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Dying Atoms: The Failure Of Low-Power x86 Processors

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Introduction, Low-Power Computing Was Never Enjoyable

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It was nearly five years ago that ASUS announced the first Eee PC model at Computex. That October the first production version of what would to be called a netbook, the ASUS Eee PC 4G, was released. The press latched on to the little Eee PC, making it the new darling of the computer industry. It was small, it was inexpensive, and it was unlike anything on the market.

Even so, the original Eee PC was a bit of a dead end. It used an Intel Celeron processor that was not suited for the application. It consumed too much power and took up a significant portion of the netbook’s production cost. If Intel’s Celeron had remained the only option for netbooks they probably would not have made the leap from press darling to mainstream consumer device.

It turned out that Intel (perhaps unintentionally) had the solution – Atom. Originally built with hopes that it might power “mobile Internet devices” it proved to be the netbook’s savior. It allowed vendors to squeeze out cheap netbooks with Windows and a proper hard drive.

At the time, Atom and the netbook seemed promising. Sales were great – consumers loved the cute, pint-sized, affordable computers. In 2009 netbook sales jumped by over 160% quarter-over-quarter while laptops staggered along with single-digit growth. The buzz quickly jumped to other products, spawning nettops, media centers and low-power all-in-one-PCs. There seemed to be nothing an Atom powered computer could not do.

Fast forward. Earlier this year, PC World ran an article asking if netbooks are dead. U.S. sales peaked in the first quarter of 2010 and have been nose-diving since then, and while some interest remains in the other markets, only central Europe and Latin America have held steady. It appears the star that burned brightest has indeed burned the quickest. 

But why?

Continue reading our editorial on the problems with low power x86 processors...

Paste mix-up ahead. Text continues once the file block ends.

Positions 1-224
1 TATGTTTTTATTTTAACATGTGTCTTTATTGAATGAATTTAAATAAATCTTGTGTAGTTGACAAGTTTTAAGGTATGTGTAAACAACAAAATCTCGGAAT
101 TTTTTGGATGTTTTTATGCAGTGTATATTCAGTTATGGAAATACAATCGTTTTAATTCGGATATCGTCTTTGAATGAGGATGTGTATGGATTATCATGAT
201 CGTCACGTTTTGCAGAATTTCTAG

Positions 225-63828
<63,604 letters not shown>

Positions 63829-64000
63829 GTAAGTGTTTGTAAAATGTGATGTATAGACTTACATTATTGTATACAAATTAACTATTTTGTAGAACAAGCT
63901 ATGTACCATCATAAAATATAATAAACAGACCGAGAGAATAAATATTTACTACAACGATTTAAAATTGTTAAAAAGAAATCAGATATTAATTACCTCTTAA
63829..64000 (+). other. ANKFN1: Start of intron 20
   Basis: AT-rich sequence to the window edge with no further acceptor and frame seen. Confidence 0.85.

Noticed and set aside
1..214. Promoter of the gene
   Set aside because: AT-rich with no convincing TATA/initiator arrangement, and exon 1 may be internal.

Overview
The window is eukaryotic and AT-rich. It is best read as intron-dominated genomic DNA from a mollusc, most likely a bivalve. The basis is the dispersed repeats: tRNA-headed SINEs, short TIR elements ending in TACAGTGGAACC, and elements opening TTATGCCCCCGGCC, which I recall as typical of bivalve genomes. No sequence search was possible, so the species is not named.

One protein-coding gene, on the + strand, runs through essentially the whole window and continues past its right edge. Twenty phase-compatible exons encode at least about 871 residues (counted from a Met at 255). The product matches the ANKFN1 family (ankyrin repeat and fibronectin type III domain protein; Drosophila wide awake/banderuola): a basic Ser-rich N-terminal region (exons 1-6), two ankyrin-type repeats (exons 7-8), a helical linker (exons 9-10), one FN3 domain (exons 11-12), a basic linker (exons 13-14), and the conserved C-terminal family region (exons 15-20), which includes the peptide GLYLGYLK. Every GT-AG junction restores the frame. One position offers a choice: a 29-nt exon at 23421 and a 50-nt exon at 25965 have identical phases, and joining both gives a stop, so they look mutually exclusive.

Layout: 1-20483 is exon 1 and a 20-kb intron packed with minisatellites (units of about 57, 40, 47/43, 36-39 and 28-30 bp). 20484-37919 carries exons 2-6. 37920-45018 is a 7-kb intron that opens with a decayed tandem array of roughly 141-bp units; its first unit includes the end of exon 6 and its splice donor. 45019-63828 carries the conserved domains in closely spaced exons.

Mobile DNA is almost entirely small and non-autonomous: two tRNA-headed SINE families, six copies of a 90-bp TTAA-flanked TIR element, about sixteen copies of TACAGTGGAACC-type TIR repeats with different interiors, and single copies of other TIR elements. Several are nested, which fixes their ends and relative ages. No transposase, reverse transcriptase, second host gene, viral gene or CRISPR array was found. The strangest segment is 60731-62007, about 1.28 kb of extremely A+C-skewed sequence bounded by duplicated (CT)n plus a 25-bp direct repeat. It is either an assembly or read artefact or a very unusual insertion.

Low-Power Computing Was Never Enjoyable

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Netbooks didn’t have to work hard to become press darlings. Laptop Magazine declared there was “no way” they’d take a standard $400 laptop over the $399 ASUS Eee PC 701. Notebook Review gave the same product an editor’s choice, saying that the little computer rivaled systems costing thousands more. This parade of praise only became bolder as Atom-powered netbooks hit the market. PC Magazine published a netbook buying guide with a sub-title claiming that netbooks are “powerful.”

I was a recent college grad, which made me the perfect customer. My wallet was light but I needed something portable. In 2008 I purchased what was, at the time, the best netbooks on the market – Samsung’s NC10. Small, long-lasting and pleasurable to use, it was the perfect replacement to a bulky, expensive conventional laptop.

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Or so I thought when I bought it. I didn’t have to use the little NC-10 long to realize something was amiss. Article after loving article had convinced me that I wouldn’t see much difference between the netbook and a bigger system. But I did - instantly. This supposed web wonder choked the moment it saw Adobe Flash and took ages to load OpenOffice. Games? Forget about it. I didn’t expect it to handle 3D, but I was surprised to find that even some 2D online games written in JavaScript and Flash lagged hopelessly. YouTube stuttered along – and this was long before widespread availability of HD content. 

My disappointment eventually went critical. I packed the NC-10 up, put it for sale on Amazon and listed it at the lowest used price. Out the door it went two days later. With no money to spend I had little choice but to dig out my old Lenovo ThinkPad. While its battery was pathetic, the three year old laptop was in all other respects better to use than the NC-10 I’d bought to replace it.

I wasn’t alone in my skepticism. Stuart Pann, who at the time was Intel’s vice president of sales and marketing, prophetically stated in late 2008 that “We view the netbook as mostly incremental to our total available market.” He was right. Netbooks started to lose their luster in 2009 as promised improvements to performance never appeared. By 2010, sales were in retreat. 

Consumers, like me, had bought netbooks – and found them to be lacking not just because they were small but also because Atom itself was slow. The promises of adequate performance had not been delivered. 

 

May 6, 2012 | 11:37 PM - Posted by James Smith (not verified)

Just going to leap to the defence of the EeePC for a second here, then I'll return you to your scheduled bashing of equipment for not being able to do something it wasn't really designed to do!